NEW YORK (NYTIMES) - New York City health officials on Monday (Nov 15) encouraged all adults who want to receive Covid-19 vaccine boosters to seek them out, and asked health providers not to turn them away, a move that comes as federal regulators consider expanding the eligibility pool for Pfizer-BioNTech's booster.
Anyone who is 18 or older and seeking a booster shot in New York City should not be turned away, said Dr Dave Chokshi, the city's health commissioner, provided it has been at least six months since their second shot of the Pfizer or Moderna vaccine, or at least two months since they received the single-dose Johnson & Johnson shot.
"Clinicians should allow adult patients to determine their own risk of exposure based on their individual circumstances," Dr Chokshi said.
Federal regulators currently allow booster shots for people who are 65 and older, as well as adults who live in long-term care settings, have underlying medical conditions, or work or live in high-risk settings.
Last week, Pfizer and BioNTech requested that the Food and Drug Administration (FDA) expand the eligibility of their booster to all adults.
"For qualifying for a booster, if you're over 18, one of the specific criteria is being at higher risk and I view all New Yorkers, because of the density of our city, of being at higher risk," said Dr Mitchell Katz, the head of the city's public hospitals.
Mayor Bill de Blasio and Dr Chokshi encouraged New Yorkers and health providers to interpret the current federal guidelines more loosely to allow more adults to get the booster now. More than 630,000 New Yorkers have already received a booster shot, Dr Chokshi said on Monday.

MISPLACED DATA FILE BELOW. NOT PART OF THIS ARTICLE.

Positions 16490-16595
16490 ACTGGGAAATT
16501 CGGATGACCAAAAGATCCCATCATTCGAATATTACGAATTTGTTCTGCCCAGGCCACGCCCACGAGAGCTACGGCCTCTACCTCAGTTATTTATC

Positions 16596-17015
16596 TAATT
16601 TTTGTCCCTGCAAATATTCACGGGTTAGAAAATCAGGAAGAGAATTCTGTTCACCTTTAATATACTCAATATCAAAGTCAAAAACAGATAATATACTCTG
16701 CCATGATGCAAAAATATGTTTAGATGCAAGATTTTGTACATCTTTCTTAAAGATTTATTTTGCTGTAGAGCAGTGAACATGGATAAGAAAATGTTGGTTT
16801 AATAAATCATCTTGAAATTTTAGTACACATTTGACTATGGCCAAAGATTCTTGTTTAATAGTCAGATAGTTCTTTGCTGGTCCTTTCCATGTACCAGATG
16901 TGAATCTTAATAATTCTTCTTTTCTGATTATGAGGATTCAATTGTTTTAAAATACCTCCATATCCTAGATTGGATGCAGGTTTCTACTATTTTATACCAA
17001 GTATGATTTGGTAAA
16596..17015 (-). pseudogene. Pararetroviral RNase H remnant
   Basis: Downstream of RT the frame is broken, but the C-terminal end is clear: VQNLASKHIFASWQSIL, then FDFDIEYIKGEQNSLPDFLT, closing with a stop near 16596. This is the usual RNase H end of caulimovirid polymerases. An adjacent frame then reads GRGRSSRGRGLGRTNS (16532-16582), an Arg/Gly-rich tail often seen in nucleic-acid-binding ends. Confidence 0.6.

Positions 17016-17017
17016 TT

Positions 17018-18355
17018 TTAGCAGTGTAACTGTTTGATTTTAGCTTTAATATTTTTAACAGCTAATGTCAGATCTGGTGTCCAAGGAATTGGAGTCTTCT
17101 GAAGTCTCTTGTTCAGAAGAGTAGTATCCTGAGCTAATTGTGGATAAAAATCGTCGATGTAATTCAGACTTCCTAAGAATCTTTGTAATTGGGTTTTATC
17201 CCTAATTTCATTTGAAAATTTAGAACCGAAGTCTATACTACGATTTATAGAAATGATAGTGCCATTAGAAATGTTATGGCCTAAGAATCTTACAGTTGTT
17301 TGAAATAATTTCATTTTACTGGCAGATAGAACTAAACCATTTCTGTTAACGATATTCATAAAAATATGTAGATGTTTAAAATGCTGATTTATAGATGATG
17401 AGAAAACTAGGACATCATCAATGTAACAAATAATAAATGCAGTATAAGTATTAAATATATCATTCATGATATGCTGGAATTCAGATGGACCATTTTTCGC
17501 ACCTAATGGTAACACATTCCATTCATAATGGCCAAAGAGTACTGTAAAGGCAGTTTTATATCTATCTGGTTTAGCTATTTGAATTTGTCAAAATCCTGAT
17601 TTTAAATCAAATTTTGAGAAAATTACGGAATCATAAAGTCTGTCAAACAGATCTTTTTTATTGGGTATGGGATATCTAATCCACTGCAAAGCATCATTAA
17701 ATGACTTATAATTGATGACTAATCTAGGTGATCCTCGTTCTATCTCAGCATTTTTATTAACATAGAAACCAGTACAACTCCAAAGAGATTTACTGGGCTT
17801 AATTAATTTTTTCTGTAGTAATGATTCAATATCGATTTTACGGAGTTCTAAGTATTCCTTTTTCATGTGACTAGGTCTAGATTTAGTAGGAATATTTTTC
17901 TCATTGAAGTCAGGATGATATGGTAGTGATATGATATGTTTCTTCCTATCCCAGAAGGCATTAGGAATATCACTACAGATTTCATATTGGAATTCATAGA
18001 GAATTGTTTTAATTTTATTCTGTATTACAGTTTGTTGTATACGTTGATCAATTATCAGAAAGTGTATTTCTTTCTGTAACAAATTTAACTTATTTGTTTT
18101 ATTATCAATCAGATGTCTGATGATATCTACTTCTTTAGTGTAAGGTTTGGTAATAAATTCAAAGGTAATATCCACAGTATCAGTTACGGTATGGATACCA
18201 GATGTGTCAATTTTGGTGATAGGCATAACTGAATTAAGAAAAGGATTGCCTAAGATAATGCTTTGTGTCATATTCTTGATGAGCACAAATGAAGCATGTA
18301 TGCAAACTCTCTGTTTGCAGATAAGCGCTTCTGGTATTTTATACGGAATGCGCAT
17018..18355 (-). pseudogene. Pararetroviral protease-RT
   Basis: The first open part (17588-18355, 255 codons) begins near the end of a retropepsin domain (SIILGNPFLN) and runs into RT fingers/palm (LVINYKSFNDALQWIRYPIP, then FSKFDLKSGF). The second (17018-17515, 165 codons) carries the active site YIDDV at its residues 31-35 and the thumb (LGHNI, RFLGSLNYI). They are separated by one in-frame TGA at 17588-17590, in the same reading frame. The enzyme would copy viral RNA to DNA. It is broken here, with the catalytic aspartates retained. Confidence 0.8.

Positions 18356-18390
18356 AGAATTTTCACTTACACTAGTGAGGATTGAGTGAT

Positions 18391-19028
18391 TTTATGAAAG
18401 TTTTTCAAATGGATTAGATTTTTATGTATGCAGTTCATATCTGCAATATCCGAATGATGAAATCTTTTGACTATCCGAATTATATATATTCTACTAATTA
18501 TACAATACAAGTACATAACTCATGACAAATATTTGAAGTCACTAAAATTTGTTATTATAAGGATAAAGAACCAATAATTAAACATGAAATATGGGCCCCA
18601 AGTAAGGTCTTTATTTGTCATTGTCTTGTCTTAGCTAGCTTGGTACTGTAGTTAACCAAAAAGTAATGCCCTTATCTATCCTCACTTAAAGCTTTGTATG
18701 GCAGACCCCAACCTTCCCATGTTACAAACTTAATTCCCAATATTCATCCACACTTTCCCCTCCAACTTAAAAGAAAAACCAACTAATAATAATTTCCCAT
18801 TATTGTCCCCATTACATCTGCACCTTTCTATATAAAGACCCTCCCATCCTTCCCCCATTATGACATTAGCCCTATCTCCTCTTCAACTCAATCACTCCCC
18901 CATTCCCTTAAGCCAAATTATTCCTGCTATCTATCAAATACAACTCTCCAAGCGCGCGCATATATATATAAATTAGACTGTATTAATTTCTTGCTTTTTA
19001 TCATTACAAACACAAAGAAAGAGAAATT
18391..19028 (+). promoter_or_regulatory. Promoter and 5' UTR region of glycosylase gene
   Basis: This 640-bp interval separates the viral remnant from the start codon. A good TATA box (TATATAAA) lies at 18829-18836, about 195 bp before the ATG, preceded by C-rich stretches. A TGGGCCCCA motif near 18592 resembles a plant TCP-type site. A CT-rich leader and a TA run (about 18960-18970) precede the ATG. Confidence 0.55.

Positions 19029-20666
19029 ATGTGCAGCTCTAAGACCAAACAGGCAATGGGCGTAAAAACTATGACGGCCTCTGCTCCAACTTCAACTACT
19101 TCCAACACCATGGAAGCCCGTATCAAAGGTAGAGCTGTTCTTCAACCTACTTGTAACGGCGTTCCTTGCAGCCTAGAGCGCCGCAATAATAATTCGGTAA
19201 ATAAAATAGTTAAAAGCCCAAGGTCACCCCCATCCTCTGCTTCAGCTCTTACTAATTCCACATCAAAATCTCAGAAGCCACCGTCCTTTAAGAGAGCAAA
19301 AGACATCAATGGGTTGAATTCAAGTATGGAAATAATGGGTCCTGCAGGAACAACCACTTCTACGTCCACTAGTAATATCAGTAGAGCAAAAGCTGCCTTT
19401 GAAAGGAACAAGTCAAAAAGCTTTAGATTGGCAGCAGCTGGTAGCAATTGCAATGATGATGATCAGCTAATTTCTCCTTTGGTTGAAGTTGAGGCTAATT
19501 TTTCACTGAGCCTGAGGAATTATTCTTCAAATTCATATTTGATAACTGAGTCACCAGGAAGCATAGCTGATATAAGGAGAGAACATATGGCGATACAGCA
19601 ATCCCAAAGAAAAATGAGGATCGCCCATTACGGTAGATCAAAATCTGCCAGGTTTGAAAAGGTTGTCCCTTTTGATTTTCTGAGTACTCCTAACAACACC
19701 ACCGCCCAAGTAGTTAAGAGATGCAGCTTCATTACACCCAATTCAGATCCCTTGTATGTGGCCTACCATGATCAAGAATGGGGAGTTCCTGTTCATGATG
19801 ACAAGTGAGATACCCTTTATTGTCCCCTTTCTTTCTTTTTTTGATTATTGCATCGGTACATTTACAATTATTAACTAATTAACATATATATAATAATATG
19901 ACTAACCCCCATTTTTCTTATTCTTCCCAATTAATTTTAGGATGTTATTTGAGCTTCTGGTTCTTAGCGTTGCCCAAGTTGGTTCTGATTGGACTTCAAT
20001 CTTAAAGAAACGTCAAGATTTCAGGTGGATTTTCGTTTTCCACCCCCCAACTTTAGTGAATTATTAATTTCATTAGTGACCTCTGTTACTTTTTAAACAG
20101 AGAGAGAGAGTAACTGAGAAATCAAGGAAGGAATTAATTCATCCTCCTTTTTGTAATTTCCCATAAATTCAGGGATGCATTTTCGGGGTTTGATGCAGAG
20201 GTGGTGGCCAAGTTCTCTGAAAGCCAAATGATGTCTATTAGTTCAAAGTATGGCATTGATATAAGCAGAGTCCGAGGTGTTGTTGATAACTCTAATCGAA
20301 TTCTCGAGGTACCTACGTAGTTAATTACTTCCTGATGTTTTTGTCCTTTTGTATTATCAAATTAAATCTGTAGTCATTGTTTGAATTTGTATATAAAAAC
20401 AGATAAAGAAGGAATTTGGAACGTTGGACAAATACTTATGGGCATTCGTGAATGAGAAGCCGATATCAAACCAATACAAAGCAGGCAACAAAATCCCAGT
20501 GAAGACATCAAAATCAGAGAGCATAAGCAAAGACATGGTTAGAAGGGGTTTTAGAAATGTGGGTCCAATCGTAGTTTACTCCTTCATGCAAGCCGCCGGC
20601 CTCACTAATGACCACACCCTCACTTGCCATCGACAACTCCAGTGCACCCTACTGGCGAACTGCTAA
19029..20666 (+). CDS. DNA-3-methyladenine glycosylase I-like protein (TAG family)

The move is part of an effort to slow the spread of the virus before winter and ahead of the holiday season, when spending more time indoors amid dropping temperatures may increase exposure.
In New York City, new cases have increased recently, according to a New York Times database. The average of daily cases stood at 1,074 as at Sunday, which is 32 per cent higher than it was two weeks ago. Average hospitalisations have fallen 17 per cent over the same time period.
The city's encouragement comes after California, Colorado and New Mexico broadened access to boosters.
On Monday afternoon, New York Governor Kathy Hochul echoed city leaders' pleas.
"I am strongly encouraging all New Yorkers who live or work in a high-risk setting to get the booster," she said in a statement. "I received the booster, and believe no one who feels they are at risk should be turned away from getting a Covid-19 booster shot."
If federal regulators sign off on Pfizer and BioNTech's request, it would make official what health authorities say they already see happening frequently - that many people appear to be getting boosters whether or not they are technically eligible.
In mid-August, President Joe Biden announced plans to make boosters available to all adults, but the beginning of the campaign was delayed after regulators insisted they needed more time to review data.